The practice of life drawing immediately places one in what is perhaps humanities oldest unbroken cultural line. From the Chauvet and Lascaux caves to the present time, the creation of the human form has occurred, mark by mark, with burnt sticks.
The nude is a very unique and timeless genre in Western Art. Almost completely suppressed by modernism, the nude has barely managed to hang onto the concept that there can be an empathetic basis for art. Even after fending off notions of Desire, Didactic, Subservience, Narrative, and the Art Historical-isms, the Nude can still express the human milieu best.
A life drawing does not pretend to substitute itself for the act of looking, as a painting can with its full range of tone and hue. Paint can become flesh. Frequently, as a painting’s increasing accuracy substitutes itself for the model, it becomes increasingly difficult to suspend our sense of disbelief, and we search for flaws in the image.
A life drawing carries a much lower burden of proof, giving it the qualities so loved—its directness, gestural spontaneity, and the joy of expression. It is very difficult for a model to “lie” through pose, gesture, and expression. It is also very difficult for an artist to “lie” through gestural drawing and spontaneity. An inherent truth is self evident in life drawing when artist and model collaborate within these natural limits.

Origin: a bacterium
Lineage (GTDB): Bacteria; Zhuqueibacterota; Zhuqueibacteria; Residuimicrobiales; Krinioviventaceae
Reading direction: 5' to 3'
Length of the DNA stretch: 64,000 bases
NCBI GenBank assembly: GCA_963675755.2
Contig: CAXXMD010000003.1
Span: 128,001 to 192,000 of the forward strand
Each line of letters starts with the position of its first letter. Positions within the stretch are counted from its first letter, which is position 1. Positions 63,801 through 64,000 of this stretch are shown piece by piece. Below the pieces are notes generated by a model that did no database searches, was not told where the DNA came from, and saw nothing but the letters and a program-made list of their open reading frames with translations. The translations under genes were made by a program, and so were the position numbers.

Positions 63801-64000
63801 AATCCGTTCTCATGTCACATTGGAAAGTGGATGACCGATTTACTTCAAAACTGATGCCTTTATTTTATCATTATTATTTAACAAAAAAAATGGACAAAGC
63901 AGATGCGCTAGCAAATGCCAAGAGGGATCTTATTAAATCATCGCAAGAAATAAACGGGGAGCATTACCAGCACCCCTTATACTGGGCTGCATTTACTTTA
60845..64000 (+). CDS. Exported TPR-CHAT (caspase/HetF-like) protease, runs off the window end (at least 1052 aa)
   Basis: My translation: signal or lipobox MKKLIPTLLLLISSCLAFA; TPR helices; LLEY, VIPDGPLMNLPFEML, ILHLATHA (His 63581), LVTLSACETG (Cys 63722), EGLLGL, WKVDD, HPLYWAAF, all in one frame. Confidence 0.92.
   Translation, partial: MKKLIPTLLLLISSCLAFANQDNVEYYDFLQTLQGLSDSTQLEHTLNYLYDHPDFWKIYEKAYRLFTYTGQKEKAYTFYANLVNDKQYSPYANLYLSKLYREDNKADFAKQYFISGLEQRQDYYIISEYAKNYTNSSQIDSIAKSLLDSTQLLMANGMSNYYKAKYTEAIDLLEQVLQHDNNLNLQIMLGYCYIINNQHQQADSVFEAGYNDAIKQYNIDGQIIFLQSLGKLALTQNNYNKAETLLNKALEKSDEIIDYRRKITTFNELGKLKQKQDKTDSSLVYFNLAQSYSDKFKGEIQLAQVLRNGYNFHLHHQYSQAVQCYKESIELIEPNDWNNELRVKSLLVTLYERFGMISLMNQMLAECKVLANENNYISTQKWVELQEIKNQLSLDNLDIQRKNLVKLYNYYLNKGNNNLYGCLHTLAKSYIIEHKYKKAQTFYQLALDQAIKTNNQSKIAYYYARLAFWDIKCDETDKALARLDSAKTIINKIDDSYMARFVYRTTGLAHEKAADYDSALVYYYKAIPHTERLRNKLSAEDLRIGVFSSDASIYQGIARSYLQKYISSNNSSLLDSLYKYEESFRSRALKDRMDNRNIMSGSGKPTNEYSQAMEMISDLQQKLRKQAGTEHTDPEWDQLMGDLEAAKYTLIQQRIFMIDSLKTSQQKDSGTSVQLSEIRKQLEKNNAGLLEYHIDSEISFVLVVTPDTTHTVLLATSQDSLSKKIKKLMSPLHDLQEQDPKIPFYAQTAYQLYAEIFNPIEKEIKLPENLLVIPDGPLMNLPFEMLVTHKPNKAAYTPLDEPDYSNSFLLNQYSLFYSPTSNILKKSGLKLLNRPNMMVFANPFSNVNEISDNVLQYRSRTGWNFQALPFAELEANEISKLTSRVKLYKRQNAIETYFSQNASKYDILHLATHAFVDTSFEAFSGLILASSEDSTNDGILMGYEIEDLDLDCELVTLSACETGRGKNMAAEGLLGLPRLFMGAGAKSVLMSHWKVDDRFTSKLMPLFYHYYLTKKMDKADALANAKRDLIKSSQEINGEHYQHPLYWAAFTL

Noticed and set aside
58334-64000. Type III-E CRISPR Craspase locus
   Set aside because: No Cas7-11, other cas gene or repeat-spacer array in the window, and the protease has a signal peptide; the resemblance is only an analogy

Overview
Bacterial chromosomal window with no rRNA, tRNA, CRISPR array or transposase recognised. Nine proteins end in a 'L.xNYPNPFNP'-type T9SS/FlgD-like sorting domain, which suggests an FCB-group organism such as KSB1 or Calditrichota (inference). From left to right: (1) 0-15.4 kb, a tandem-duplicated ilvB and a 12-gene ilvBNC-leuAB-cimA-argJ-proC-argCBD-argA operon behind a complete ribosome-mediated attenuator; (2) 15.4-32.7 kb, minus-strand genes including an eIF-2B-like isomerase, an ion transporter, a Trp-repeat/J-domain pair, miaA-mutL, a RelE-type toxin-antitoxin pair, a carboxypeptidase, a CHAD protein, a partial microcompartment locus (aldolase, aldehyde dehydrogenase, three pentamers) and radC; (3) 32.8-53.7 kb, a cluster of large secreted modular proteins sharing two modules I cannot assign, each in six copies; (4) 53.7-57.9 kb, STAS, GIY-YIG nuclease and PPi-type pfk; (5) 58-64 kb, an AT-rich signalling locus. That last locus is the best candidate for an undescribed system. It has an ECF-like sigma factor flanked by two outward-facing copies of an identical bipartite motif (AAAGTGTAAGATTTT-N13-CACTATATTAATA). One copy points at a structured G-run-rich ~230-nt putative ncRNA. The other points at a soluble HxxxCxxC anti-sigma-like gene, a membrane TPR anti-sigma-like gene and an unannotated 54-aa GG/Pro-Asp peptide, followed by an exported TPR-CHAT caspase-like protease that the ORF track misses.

Observation and response…At some point while making a life drawing, the response shifts from the model to the unfinished drawing. The object has become the subject. Aesthetics and imagination are now interfacing with observation and form. This edge is where art begins to occur. Often a drawing is infused with great energy because of the time constraint of the pose. This energy has the ability to astonish with a brief, but mute line that, even though you’ve made it, you’ve never seen before. This physical effort, at the near impossible task to create meaning, is a sort of gallantry realized in only seven minutes of life drawing.
A successful drawing arouses feelings around the edges of observation and, hopefully, an ineffable fascination occurs. You’re in there some place. Later at the studio some of the drawings get reworked a little. It’s a delicate balance between the initial drawing’s energy and spontaneity and a more measured reworking. I have always felt that the aesthetic experience occurs at the boundaries, the edges of recognition and chaos, feeling, and form.
I respect each one of these life drawings, and I love many of them. I hope you will find a connection to some of these drawings as well.
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